For Immediate Release, June 27, 2008
Contact: Amy Atwood, Center for Biological Diversity, (541) 914-8372, email@example.com
Statement of the Center for Biological Diversity
on the Gas Price Reduction Act of 2008
Gas Price Reduction Act Should Be Called
“The Western Water Reduction Act”;
Does Nothing to Lower Gas Prices
A closer look at Senate Republicans’ newest gas-price reduction scheme reveals that oil shale would require at least 30 years to achieve meaningful production, and only then result in a 4-percent reduction in the price of oil. And it would cost the equivalent of 40 years’ use of the nation’s use of Colorado River water to do it.
Senate Republicans pull their “Saudi Arabia of Shale” figure of 800 billion barrels from a 2005 RAND report on oil shale. That report — which was commissioned by the Bush administration’s own Department of Energy — also states that it will take at least 30 years to reach a production target of 3 million barrels of oil per day, amounting to only a 3- to 5-percent reduction in oil prices. And that’s assuming OPEC doesn’t simply roll back production to keep prices high.
“The notion that developing oil shale will somehow reduce gas prices in either the short or long term is absurd,” according to Amy Atwood of the Center for Biological Diversity.
Oil-shale production would also reduce western water availability. The RAND report states that each barrel of oil produced from shale will cost the nation three barrels of water, equal to the amount of Colorado River water allocated to California, Arizona, and Nevada over more than 40 years. This comes at a time when the West is facing extreme global warming-induced water shortages. Already, Lake Mead has reached record low water levels; western water managers have been scrambling to keep the tap on.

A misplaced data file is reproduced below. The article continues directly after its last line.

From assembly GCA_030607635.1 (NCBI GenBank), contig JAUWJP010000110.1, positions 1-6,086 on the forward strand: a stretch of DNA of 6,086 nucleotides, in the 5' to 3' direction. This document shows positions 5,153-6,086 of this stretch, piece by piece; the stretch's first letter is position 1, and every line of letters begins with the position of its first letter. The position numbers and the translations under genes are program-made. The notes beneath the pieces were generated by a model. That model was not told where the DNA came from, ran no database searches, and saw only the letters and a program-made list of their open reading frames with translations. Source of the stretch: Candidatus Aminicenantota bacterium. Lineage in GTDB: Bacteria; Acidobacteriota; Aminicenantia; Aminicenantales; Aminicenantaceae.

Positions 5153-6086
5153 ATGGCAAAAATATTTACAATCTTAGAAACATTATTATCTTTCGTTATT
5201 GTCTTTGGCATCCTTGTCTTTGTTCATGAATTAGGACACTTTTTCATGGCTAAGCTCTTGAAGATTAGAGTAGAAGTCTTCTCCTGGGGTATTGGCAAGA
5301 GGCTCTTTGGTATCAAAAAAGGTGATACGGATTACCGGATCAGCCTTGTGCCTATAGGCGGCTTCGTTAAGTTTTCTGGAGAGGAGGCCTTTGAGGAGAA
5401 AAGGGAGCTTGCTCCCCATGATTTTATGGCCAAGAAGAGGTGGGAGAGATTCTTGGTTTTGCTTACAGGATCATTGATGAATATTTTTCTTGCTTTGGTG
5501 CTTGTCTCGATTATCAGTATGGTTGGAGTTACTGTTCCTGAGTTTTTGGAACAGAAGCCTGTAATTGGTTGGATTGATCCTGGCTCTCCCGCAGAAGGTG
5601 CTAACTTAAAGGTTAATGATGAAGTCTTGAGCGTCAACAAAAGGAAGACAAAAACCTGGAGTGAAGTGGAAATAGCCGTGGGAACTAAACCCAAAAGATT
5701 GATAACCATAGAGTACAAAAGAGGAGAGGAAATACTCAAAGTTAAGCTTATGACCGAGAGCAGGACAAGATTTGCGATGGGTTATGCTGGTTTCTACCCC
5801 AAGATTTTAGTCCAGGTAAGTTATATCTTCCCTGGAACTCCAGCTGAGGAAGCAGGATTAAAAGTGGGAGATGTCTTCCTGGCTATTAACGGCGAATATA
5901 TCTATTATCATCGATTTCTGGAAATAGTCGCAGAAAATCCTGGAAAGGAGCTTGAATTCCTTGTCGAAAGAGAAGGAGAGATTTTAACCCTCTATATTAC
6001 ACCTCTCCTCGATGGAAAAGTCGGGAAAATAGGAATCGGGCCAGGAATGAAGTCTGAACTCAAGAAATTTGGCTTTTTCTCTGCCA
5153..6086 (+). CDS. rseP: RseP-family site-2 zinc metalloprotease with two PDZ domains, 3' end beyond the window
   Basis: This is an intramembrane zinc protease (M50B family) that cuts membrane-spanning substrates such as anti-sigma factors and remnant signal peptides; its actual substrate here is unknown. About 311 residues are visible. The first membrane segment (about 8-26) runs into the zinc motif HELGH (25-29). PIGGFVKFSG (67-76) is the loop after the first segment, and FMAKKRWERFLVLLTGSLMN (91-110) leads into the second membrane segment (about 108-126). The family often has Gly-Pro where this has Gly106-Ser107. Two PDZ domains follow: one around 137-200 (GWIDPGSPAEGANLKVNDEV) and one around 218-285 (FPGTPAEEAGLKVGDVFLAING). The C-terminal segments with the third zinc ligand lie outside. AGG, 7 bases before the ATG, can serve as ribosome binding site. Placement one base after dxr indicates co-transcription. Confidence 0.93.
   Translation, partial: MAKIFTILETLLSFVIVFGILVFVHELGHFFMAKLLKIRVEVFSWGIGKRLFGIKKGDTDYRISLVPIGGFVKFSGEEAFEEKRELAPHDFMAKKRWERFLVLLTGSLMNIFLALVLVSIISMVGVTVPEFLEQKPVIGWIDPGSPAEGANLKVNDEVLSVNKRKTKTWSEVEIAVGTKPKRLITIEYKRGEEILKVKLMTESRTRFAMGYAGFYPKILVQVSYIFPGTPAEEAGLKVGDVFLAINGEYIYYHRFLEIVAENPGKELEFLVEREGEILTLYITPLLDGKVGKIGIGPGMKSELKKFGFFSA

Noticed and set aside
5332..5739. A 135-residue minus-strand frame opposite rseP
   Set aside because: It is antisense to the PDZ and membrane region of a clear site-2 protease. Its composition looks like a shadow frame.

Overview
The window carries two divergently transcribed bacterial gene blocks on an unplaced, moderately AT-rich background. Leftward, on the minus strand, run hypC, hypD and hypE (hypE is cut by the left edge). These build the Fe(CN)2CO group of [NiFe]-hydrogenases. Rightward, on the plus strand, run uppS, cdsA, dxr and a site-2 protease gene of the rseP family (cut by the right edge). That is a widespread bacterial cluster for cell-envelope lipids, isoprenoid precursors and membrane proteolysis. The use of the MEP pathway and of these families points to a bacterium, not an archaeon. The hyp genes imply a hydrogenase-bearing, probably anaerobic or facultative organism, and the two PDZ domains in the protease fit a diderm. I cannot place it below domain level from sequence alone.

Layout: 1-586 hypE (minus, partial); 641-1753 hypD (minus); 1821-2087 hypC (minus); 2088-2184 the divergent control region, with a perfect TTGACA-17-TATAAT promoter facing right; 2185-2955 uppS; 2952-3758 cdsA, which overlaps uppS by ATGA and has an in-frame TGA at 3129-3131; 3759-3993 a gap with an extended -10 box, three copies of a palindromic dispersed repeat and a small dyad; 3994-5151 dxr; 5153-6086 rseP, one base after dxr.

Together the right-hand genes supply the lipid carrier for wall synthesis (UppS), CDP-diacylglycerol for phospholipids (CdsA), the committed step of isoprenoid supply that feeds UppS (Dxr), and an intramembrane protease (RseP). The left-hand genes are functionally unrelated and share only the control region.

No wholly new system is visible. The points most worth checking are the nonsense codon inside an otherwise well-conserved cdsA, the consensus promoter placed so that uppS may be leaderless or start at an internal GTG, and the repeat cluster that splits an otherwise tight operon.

“Particularly in this era of global warming, the West’s dwindling water resources should not be allocated to developing this unconventional and highly energy intensive fossil fuel,” said Atwood. “This bill should be named the ‘Western Water Reduction Act,’ ” she said.
Oil-shale development would result in the destruction of western public lands — including some of the nation’s best recreational opportunities, wildlife habitat, and rare plants found nowhere else in the world. “The proposal would turn large tracts of habitat into carbon-emitting industrial wastelands,” said Atwood. “It’s hard to imagine a worse use of our public lands in an era of global warming and species decline.”
Oil shale is also one of the world’s most greenhouse-gas-intensive energy sources. The Center for Biological Diversity is dedicated to ensuring that atmospheric carbon dioxide pollutant levels are reduced to below 350 parts per million (ppm), which leading climate scientists warn is necessary to prevent devastating climate change. Further development of greenhouse-intensive energy sources, including oil shale, tar sands, and coal-fired power plants, is fundamentally incompatible with achieving this goal. If greenhouse emissions are not immediately reduced, the current atmospheric carbon dioxide level of 385 ppm will rise to approximately 500 ppm by mid-century, triggering mass wildlife extinctions, catastrophic global weather and ecosystem changes, and tragic human suffering.
3 barrels of water per barrel of oil
800 billion barrels of oil equals 2.4 trillion barrels of water
1 barrel (of oil) equals 42 gallons
2.4 trillion barrels equals 100 trillion gallons of water
1 acre-foot of water equals 325,851 gallons of water
100 trillion gallons of water equals 307 million acre-feet of water
California, Arizona and Nevada are allotted 7.5 million acre-feet of Colorado River water per year